U.S. federal agencies reported 8% fewer cybersecurity incidents in 2019 compared to the previous year, according to the White House's Office of Management and Budget. But 71 audits of agencies' "high-value assets" showed many remain susceptible to attacks because of a lack of security measures.
A federal judge has ordered Capital One to turn over a forensics report covering its 2019 data breach, which has been sought by plaintiffs in a class action lawsuit. The report, if it becomes public, could shed light on one of last year's biggest breaches.
The Russian blogging platform LiveJournal confirmed this week that it suffered several brute-force attacks in 2011 and 2012. But it insists that the 26 million usernames and passwords that are now available for sale on darknet forums came from other sources.
Britain's privacy watchdog reports it received 19% fewer data breach notifications in the first quarter than in the same period last year. While the decline may be attributed to more organizations better understanding when to report breaches, other countries have seen an increase in breach reports.
Don't forget to lock down online shared code repositories, as Mercedes-Benz parent company Daimler AG learned the hard way after a researcher was able to access nearly 9 GB of software development documentation from a misconfigured GitLab repository.
Bank of America disclosed this week that some customers' data may have been exposed during the uploading of loan applications related to the Paycheck Protection Program - a U.S. government initiative created to provide business loans during the COVID-19 pandemic.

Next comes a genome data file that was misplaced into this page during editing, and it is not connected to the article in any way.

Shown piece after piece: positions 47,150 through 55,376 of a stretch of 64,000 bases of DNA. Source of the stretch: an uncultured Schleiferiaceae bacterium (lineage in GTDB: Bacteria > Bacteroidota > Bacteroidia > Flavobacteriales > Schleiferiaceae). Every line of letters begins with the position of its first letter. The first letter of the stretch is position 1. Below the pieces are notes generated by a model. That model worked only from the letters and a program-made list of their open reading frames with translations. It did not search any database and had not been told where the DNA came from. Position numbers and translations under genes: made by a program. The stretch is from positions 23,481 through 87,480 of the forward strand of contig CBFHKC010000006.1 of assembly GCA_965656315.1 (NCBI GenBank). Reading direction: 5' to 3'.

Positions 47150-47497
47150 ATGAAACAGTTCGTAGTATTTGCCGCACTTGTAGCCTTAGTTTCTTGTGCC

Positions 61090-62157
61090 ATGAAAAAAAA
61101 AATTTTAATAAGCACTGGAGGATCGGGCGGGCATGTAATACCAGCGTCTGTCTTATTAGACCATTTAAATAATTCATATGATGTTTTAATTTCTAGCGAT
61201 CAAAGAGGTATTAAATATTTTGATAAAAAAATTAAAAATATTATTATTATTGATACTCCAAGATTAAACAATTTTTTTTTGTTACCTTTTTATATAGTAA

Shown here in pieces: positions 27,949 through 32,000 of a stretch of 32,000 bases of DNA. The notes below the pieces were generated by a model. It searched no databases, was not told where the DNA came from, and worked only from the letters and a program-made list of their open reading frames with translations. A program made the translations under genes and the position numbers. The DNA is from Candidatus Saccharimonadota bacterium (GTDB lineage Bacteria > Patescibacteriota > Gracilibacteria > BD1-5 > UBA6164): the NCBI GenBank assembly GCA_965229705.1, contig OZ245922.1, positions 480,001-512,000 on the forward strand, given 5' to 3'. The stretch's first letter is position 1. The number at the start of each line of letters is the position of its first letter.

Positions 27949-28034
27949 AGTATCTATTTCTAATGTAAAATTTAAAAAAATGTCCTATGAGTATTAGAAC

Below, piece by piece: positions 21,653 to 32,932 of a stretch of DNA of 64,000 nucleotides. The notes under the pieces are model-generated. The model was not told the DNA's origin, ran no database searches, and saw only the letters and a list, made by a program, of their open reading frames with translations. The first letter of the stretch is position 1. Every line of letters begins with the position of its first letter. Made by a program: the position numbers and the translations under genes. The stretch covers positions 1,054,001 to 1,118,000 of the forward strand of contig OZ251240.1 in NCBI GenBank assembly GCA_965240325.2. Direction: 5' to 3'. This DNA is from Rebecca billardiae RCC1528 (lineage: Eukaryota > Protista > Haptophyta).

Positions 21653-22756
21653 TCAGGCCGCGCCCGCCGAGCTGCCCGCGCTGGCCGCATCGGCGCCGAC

Australian shipping giant Toll Group recently suffered its second ransomware outbreak of the year, with Thomas Knudsen, the company's managing director, branding the latest attack as being "serious and regrettable." But was it preventable?
European budget airline EasyJet says it suffered a data breach that exposed 9 million customers' personal details. While no passport details were exposed, the company's ongoing investigation has also found that attackers "accessed" a small number - just 2,208 - of customers' payment card details.
Cryptocurrency-mining hackers appear to be behind a recent spate of supercomputer and high-performance computing system intrusions. But it's unclear if attackers might also have had data-stealing or espionage intentions.
Covve Visual Network Ltd., a Cyprus-based app developer, acknowledges that it's the owner of 90GB of data - including tens of millions of records - that apparently was left exposed on an open Elasticsearch database. A portion of the data was posted on a forum for trading data leaks.
ARCHER, a British high-performance computing system for academic and theoretical research, has been offline since May 11, when a "security incident" forced the University of Edinburgh to take down the supercomputer. The security incident also affected supercomputers in other parts of Europe, university officials say.
Australian shipping giant Toll Group has vowed to again not pay a ransom after suffering its second ransomware attack of the year. In the latest incident, however, the company warns that attackers also stole corporate data - and it may get leaked.
Web hosting giant GoDaddy confirms that a data breach has affected about 28,000 of its customers' web hosting accounts, according to a news report. The company has reset passwords and usernames for some customers as a precaution, although it says no data appears to have been altered.
A shareholder has filed a lawsuit against LabCorp and 12 of its executives and directors - including the medical testing company's CIO - over two data breaches, including the 2019 breach of one of its vendors, American Medical Collection Agency, which affected millions of patients.
What should an enterprise do when someone reaches out and claims to have the company's data or information about a breach? Although it can be a delicate situation to manage, there are sound approaches enterprises can take, says data breach expert Troy Hunt.